Tailgating: The party before the game

Tailgaters pack the golf course adjacent to the University of Michigan Stadium on a game day in September. PHOTO/AJ KAJY

OU News Bureau

From battles in fields to battles on the gridiron, tailgating has been the precursor to major American events for over 100 years.

According to National Geographic, the first informal tailgate occurred in 1861 in Manassas, Virginia, where Confederate and Union forces were set to fight the First Battle of Bull Run. Civilians gathered in their wagons with liquor and food.

The history of the modern tailgate is a bit murky, with stories dating it back to 1904. The tale states Yale football fans would travel in large groups by train, and would end up famished by arrival. This led to food and adult beverages being brought to games and group gatherings that would be called a “tailgate” today.

As time passed, tailgating morphed into the phenomenon that it is in 2017. It has taken on a life of its own, and people hold it in the same regard of an actual sporting event.

Fans converge to game day sites across the country. Ann Arbor, for example, is taken over by tens of thousands of tailgaters who cheer on the University of Michigan Wolverines. The university shuts down the golf course adjacent to Michigan Stadium to accommodate the throngs.

Tailgaters line up their cars in the middle of the golf course. Attendees park in the corner.

“Getting here is not always fun, and the process is not always perfect … but we kind of have our spots and we remember them,” Jeffrey Jabiro of Commerce Township said.

Jeffrey Jabiro and his nephew Anthony enjoy the environment a tailgate offers. PHOTO/AJ KAJY

Jabiro, a lifelong Michigan fan, drives to Ann Arbor for each home football game to tailgate and said he enjoys every second of it.

“Waking up before the sun rises and driving down to this here empty parking lot to spend time with thousands of Michigan fans is what it is all about,” he said.

Once the grills are lit, the tents pitched and the beer opened, fans can begin to enjoy themselves. Depending on the kick-off time, the festivities will last for hours.

“I’m with my friends having fun in this awesome environment, and a game like today when you know Michigan’s going to win, you don’t feel like going inside,” Jabiro said.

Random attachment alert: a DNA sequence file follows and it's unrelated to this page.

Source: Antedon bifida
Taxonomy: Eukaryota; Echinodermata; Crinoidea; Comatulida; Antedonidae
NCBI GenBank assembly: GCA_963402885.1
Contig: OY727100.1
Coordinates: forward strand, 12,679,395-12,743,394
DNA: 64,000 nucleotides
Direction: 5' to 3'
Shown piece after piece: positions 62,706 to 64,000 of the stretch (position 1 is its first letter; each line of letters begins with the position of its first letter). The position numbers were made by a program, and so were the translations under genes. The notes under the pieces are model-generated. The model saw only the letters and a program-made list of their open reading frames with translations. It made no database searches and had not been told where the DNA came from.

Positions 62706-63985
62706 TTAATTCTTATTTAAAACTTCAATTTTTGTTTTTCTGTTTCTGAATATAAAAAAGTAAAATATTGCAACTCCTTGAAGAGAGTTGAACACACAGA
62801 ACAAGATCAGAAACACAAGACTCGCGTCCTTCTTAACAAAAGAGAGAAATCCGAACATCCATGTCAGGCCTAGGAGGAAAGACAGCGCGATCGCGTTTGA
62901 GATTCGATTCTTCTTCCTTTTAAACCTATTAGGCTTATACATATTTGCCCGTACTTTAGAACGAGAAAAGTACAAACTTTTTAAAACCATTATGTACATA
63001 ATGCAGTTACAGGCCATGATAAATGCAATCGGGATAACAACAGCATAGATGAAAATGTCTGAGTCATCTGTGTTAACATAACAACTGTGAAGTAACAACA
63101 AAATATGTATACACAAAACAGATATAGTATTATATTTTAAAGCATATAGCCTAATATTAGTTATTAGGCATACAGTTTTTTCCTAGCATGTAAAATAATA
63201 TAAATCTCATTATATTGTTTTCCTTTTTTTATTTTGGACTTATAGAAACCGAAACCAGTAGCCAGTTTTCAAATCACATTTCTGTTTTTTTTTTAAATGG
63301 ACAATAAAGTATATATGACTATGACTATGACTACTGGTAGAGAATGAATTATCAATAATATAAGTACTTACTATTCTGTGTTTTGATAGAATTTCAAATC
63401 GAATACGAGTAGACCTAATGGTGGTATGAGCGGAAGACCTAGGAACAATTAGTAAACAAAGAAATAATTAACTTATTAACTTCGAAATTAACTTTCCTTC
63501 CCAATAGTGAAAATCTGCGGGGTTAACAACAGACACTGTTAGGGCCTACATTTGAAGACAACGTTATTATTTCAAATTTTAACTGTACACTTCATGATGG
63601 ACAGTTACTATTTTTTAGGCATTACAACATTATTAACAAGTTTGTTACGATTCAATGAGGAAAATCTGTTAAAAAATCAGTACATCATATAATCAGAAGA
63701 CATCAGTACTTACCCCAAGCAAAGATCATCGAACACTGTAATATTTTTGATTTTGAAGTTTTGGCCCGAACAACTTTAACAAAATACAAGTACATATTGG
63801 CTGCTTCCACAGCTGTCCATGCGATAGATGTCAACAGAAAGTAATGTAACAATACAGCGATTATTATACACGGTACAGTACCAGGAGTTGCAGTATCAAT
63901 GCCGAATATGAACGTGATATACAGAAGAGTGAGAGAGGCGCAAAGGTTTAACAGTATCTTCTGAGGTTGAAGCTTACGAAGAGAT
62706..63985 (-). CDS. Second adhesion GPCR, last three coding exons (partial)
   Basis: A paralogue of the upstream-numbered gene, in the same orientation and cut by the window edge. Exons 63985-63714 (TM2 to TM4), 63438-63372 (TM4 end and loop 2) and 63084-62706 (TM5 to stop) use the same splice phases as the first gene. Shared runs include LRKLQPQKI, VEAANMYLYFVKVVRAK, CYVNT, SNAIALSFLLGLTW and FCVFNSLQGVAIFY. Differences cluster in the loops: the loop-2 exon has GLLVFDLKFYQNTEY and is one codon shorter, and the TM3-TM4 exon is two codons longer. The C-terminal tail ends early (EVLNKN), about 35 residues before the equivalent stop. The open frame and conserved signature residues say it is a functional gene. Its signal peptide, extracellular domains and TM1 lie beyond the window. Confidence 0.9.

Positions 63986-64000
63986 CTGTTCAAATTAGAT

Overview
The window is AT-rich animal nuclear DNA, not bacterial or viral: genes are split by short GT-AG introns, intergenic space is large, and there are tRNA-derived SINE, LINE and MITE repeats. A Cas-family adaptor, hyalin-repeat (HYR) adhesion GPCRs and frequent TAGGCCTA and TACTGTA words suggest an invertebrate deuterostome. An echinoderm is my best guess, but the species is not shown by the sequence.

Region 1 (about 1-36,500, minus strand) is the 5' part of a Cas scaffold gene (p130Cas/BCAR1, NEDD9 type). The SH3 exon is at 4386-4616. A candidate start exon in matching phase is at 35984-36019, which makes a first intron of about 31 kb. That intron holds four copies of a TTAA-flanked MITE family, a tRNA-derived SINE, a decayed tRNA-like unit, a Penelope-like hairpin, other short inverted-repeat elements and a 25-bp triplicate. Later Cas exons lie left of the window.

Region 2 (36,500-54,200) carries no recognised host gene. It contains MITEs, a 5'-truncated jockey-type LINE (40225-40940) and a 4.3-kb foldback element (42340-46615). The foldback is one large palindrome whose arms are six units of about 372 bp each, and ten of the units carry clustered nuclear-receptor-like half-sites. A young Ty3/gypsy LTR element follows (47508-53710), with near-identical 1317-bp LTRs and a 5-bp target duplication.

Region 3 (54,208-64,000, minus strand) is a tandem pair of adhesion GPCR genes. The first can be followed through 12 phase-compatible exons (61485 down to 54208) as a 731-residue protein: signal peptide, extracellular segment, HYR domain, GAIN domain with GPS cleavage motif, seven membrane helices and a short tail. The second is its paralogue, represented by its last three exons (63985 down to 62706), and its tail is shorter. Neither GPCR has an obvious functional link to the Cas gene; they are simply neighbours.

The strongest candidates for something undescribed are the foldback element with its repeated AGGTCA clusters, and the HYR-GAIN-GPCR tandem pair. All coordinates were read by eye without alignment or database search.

His nephew, Anthony, said he likes tailgating, “But I’m in that stadium come kickoff.”

His uncle claims it is his early age, and once he can fully enjoy the experience he will come around. Jabiro is not alone as another person echoed positive sentiments about tailgating a few tents down.

“It’s an experience everyone can get behind. Tailgate once and you’ll be hooked,” Jason Lugibihl of Holly said. “I’m sitting here watching people play corn hole, and I love it.”

Corn hole, beer pong and ring toss are tailgate games. Each party has its own activities, and some people do have their favorites.

“Drinking before noon is the best game. Not corn hole or dancing — good old drinking,” Jay Yaldoo of Pontiac said.

Do not mention beer pong to him either.

“The goal is to not drink in that game,” he said. “Why would I play that?”

Tailgating occurs at the professional rank, too. The streets of Detroit on Lions game day fill with people, and the surrounding parking lots become tailgating grounds.

The process is not as intricate as Ann Arbor. Fans tailgate at locations throughout the city and do not converge on a single site. From right across the stadium to Eastern Market, Honolulu blue is everywhere.

“It’s opening day first of … eight amazing tailgates,” Reed Cortwright of Bloomfield Hills said.

Cortwright shows up for each home game, pays $45 to park across the street from Ford Field but never attends a game.

“I love this team. I watch every second of every game, just not in Ford Field,” he said. “I bring my truck, generator and a 55-inch flat screen.”

Cortwright connects his television to the generator, loads it on the back of his GMC Sierra pick-up and watches the game. Michigan winter will not stop him either. He brings space heaters to tackle the cold.

His friend, Samantha Jones of Southfield, has no problem staying outside come kickoff.

“I wish the tent was completely set up,” she said. “It truly rivals being inside (the stadium).”








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Posted by on Sep 28 2017. Filed under Featured article, Michigan. You can follow any responses to this entry through the RSS 2.0. You can leave a response or trackback to this entry

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